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Trevor Jones Virgin Chardonnay 2003

Chardonnay from Australia
  • WS90
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Winemaker Notes

It's called a Virgin Chardonnay because it is untouched by any oak influence. The only wood that had anything to do with this wine was the trunks of the vines on which the grapes grew. This wine was fermented in stainless steel tanks. The result is a fresh, elegant wine, with great depth of rich ripe fruit, redolent of stonefruit, peaches and lychees. There is an underlying richness provided by the time spent on lees, combined with subtle complexity of the malolactic ferment component. The finish is soft yet crisp, with a hint of fruit sweetness balanced with an approachable acid level to leave a long, savory, flavorsome finish.

"This rich, creamy style offers generous pineapple, peach and tangy grapefruit flavors, dressed with distinct leesy notes, all lasting impressively on the polished finish. Drink now through 2009."
-Wine Spectator

Critical Acclaim

WS 90
Wine Spectator

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Trevor Jones

Trevor Jones

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Trevor Jones, , Australia
Trevor Jones
Trevor Jones began his winemaking career in 1977 at Bernkastel Wines, with Rob O'Callaghan of Rockford Winery Basket Press Shiraz fame, and worked through two vintages, before accepting a position as assistant winemaker at Karrawirra Wines in 1979. In 1982, Trevor was appointed winemaker and remained in that position until 1986. During Trevor's time at Karrawirra, he also made wines for Kellermeister Wines and eventually became full time winemaker there. Additionally, Trevor has worked as a consultant winemaker for Anglesey Wines, St. Hallett Wines and Glenara Wines.

Trevor Jones received the distinction of being awarded two perfect 100 point scores (never before awarded) for the Old Barossa Tokay and the Barossa Liqueur Shiraz Tawny from Robert Parker Jr. of The Wine Advocate in February 2000.

Sonoma County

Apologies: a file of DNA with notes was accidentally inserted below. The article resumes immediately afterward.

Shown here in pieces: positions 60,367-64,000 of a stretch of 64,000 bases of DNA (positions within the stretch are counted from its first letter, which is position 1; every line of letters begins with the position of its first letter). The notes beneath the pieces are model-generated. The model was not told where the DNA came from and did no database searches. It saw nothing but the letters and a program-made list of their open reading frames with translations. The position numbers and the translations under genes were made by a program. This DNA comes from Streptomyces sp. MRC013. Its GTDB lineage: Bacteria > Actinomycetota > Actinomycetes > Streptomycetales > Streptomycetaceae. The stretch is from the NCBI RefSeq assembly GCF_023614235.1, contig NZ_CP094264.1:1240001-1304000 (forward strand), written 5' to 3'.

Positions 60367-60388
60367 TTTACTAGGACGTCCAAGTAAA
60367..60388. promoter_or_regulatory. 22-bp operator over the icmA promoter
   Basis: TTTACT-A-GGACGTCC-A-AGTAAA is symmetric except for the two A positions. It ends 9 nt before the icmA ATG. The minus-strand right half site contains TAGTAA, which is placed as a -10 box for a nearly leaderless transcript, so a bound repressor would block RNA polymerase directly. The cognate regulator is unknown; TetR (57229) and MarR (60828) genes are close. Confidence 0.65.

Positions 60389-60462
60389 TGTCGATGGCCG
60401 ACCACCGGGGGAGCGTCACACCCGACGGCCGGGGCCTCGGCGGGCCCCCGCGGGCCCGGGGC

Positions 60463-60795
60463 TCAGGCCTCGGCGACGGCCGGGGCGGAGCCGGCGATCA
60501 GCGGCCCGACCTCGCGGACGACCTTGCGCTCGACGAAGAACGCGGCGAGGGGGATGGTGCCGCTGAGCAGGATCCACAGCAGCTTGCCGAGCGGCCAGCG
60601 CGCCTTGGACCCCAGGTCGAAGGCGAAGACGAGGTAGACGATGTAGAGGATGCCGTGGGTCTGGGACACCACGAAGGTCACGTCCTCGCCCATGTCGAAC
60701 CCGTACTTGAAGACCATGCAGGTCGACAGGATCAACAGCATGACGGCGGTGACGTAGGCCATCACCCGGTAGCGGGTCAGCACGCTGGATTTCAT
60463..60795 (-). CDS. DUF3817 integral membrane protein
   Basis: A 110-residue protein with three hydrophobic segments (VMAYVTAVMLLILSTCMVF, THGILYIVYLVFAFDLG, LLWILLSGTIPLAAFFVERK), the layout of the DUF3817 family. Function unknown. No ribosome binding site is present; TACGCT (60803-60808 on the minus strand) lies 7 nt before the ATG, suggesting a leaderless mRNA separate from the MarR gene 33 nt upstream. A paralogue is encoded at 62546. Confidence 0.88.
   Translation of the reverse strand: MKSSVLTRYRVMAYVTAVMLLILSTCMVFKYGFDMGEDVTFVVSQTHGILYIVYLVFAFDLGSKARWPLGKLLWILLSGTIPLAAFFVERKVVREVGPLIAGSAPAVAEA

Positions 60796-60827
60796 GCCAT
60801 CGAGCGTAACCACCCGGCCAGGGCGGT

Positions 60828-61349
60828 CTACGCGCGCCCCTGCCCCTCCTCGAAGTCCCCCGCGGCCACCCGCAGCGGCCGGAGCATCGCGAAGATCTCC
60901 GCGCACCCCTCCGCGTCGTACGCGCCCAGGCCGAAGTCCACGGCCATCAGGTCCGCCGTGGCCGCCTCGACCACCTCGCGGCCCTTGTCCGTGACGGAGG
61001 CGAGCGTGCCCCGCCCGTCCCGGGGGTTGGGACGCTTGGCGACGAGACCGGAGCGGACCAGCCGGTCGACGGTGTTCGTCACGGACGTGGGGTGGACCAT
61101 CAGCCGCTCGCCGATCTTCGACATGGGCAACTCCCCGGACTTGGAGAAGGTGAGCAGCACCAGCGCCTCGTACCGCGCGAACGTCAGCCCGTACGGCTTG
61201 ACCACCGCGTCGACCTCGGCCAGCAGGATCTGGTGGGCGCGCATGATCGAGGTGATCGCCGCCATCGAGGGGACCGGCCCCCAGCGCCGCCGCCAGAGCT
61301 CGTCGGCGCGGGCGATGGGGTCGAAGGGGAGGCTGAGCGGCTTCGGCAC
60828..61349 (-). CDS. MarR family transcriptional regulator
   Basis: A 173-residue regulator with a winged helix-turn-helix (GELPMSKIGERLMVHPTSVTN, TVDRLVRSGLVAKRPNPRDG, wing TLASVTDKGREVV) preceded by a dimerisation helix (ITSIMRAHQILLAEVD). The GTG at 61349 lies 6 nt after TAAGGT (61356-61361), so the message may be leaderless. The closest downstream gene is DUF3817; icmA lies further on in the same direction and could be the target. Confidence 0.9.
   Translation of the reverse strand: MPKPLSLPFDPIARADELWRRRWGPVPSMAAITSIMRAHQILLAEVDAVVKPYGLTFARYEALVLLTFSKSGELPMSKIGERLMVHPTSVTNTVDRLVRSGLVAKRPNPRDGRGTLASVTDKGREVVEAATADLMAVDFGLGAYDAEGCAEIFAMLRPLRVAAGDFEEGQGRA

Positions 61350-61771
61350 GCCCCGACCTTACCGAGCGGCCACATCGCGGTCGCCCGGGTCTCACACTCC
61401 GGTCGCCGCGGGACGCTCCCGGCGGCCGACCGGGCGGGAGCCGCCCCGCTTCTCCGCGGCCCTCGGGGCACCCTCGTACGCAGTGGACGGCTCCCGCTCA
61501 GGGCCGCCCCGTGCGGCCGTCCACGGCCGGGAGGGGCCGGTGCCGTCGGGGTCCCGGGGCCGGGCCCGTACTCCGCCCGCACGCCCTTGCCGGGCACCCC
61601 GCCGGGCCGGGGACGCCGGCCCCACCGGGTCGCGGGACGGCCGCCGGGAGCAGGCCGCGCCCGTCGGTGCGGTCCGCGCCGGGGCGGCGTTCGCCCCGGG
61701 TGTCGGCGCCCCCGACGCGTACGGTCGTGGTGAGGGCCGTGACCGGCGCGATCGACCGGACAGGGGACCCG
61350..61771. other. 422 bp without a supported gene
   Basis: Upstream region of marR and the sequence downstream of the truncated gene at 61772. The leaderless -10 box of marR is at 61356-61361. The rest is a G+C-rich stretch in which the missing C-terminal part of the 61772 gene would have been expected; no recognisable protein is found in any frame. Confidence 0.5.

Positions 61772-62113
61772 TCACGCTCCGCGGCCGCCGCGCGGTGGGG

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Home to a diverse array of smaller AVAs with varied microclimates and soil types...

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Home to a diverse array of smaller AVAs with varied microclimates and soil types, Sonoma County has something for nearly every wine lover. Physically twice as large as Napa, the region only produces about half the amount of wine, but what it lacks in quantity it makes up for in both quality and variety. With its laid-back atmosphere and down-to-earth attitude, the wineries of Sonoma are appreciated by wine tourists for their friendliness and approachability. The entire county intends to become a 100% sustainable winegrowing region by 2019.

Grape varieties are carefully selected to reflect the best attributes of their sites—Dry Creek Valley’s consistent sunshine is ideal for Zinfandel, while the warm Alexander Valley is responsible for rich, voluptuous Cabernet Sauvignon. Chardonnay and Pinot Noir are important throughout the county, most notably in the cooler AVAs of Russian River and Sonoma Valleys, Carneros, and Fort Ross-Seaview. Sauvignon Blanc, Merlot, and Syrah have also found a firm footing here.

Other Red Blends

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With hundreds of red grape varieties to choose from...

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With hundreds of red grape varieties to choose from, winemakers have the freedom to create a virtually endless assortment of blended wines. In many European regions, strict laws are in place determining the set of varieties that may be used, but in the New World experimentation is permitted and encouraged. Blending can be utilized to create complex wines with many different layers of flavors and aromas, or to create more balanced wines. For example, a variety that is soft and full-bodied may be combined with one that is lighter with naturally high acidity. Sometimes small amounts of a particular variety are added to boost color or aromatics. Blending can take place before or after fermentation, with the latter, more popular option giving more control to the winemaker over the final qualities of the wine.

HNYTJSVCY03C_2003 Item# 76428

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